January 9, 2015 at 3:54 pm EST | by Chris Johnson
Fifth Circuit seems likely to strike down marriage bans
Fifth Circuit Court of Appeals, New Orleans, same-sex marriage, gay marriage, marriage equality, gay news, Washington Blade

(Washington Blade photo by Chris Johnson)

NEW ORLEANS — After more than three hours of arguments on Friday, the U.S. Fifth Circuit Court of Appeals seemed poised to rule 2-1 against bans on same-sex marriage in Texas, Louisiana and Mississippi.

The three-judge panel hearing the challenges to marriage bans in these states consisted of U.S. Circuit Judge Patrick Higginbotham, a Reagan appointee; U.S. Circuit Judge Jerry Smith, another Reagan appointee; and U.S. Circuit Judge James Graves Jr., an Obama appointee.

Higginbotham, who’s considered a swing vote because he has reputation for being moderate on social issues, suggested he found arguments from state attorneys arguing in favor of marriage laws unsatisfactory.

At one point, Higginbotham talked about sexual orientation as an immutable characteristic and having no bearing on a person’s contribution to society. Higginbotham also asked Kyle Duncan, the special counsel representing the state of Louisiana, why sterile couples should be allowed to marry if the objective of the state’s ban on same-sex marriage is procreation.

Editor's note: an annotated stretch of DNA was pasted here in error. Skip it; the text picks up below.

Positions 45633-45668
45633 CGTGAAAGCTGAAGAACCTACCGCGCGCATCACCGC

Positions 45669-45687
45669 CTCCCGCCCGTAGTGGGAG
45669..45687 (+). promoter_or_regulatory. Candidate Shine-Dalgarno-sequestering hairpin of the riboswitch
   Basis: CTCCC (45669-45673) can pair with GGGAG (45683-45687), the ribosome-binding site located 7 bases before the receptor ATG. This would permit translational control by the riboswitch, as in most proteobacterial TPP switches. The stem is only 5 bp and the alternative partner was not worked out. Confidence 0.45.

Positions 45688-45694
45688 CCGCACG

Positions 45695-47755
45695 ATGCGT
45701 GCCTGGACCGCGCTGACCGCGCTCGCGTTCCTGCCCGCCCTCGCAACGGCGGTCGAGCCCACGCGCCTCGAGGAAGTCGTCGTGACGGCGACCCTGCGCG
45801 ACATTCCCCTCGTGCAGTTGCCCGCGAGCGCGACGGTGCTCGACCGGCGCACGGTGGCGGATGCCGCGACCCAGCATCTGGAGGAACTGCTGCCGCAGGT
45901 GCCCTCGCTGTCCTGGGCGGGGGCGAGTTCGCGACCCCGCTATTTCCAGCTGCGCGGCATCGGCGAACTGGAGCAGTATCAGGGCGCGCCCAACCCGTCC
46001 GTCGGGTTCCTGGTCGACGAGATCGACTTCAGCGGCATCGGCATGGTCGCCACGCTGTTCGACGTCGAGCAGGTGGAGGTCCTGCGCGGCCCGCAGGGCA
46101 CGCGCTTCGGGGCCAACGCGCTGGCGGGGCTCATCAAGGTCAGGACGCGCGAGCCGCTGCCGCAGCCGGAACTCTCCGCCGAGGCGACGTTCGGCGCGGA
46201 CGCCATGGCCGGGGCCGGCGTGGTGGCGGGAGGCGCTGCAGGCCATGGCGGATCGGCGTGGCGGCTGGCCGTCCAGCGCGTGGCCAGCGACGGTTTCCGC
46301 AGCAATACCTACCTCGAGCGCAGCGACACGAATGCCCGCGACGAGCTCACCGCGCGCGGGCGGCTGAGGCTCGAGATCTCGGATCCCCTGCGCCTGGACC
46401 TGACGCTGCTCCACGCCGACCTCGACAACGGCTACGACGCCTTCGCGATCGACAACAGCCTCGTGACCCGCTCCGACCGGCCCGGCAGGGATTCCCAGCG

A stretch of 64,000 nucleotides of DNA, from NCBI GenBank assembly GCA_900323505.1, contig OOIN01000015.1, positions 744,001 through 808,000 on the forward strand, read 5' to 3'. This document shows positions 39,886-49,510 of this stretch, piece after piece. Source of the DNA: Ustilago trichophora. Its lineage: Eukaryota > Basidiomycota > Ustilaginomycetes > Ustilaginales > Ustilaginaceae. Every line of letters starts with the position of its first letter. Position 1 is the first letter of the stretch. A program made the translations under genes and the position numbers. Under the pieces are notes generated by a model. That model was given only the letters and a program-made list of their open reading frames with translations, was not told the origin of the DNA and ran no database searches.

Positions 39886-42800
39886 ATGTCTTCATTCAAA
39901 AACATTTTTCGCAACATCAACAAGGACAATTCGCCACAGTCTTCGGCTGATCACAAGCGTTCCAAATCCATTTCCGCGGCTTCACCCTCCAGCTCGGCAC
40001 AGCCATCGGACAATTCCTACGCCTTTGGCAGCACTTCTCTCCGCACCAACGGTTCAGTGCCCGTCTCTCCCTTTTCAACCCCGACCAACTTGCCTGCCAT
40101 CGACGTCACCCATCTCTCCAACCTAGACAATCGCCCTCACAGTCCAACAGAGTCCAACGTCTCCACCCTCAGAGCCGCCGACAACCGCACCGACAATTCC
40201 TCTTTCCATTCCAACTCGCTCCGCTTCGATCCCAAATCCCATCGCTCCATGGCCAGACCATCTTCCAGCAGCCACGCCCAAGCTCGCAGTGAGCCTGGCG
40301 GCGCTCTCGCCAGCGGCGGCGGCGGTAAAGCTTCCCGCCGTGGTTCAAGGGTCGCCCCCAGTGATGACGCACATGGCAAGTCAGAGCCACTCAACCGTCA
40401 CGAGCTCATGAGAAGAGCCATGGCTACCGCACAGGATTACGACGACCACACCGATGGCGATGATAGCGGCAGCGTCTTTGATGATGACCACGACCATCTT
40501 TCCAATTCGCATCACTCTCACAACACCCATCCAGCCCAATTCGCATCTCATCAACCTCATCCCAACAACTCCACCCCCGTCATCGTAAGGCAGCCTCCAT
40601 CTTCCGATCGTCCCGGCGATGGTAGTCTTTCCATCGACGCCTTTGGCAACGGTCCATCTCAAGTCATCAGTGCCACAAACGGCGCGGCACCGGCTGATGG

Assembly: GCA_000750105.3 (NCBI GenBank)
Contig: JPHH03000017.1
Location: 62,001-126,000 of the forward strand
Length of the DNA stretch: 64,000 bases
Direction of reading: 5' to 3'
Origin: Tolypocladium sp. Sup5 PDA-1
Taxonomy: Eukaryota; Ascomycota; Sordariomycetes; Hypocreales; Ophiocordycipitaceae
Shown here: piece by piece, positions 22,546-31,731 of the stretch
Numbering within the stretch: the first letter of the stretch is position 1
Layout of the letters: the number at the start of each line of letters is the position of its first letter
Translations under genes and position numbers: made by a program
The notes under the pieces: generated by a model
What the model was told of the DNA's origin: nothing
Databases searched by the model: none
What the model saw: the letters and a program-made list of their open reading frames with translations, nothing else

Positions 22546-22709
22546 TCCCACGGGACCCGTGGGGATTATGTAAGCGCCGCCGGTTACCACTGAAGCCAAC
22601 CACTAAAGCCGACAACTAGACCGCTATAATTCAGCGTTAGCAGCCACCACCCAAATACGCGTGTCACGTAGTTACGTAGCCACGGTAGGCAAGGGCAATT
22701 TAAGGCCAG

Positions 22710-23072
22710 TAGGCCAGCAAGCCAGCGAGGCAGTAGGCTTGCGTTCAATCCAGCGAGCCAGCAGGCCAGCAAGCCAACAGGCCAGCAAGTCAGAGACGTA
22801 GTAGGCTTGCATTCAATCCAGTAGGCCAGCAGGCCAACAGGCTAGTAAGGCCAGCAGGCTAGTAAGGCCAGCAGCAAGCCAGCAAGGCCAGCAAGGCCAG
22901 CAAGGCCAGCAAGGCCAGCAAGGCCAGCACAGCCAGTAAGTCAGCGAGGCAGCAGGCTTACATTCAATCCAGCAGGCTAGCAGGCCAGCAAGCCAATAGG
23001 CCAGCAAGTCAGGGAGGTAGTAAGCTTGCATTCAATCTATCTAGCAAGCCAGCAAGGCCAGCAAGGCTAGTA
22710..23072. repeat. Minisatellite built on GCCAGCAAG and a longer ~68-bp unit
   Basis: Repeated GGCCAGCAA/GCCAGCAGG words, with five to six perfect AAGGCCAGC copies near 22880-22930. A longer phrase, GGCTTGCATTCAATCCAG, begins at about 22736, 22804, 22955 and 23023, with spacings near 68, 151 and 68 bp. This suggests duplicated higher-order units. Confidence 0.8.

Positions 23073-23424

Higginbotham recalled the recent decision against Wisconsin and Indiana’s marriage bans by U.S. Circuit Judge Richard Posner, saying the judge found such procreation arguments “ridiculous.”

At another point when the benefits of marriage came up, Higginbotham said the idea of that marriage is exclusively under the jurisdiction of the states “ignores the fact” that many benefits afforded to married couples are derived not from the state government, but the federal government.

Notably, when Camilla Taylor, an attorney with Lambda Legal arguing against Louisiana’s marriage ban, delivered her initial arguments, Higginbotham, as if he agreed with her position, asked her no questions until her time came for rebuttal. On the other hand, Higginbotham grilled Duncan throughout his arguments about his case in favor of Louisiana’s prohibition on gay nuptials.

Smith was the lone judge on the panel apparently leaning toward the idea that the court should uphold bans on same-sex marriage. In fact, his questioning seemed like he was advocating his colleagues on the bench to rule with him in favor of the laws.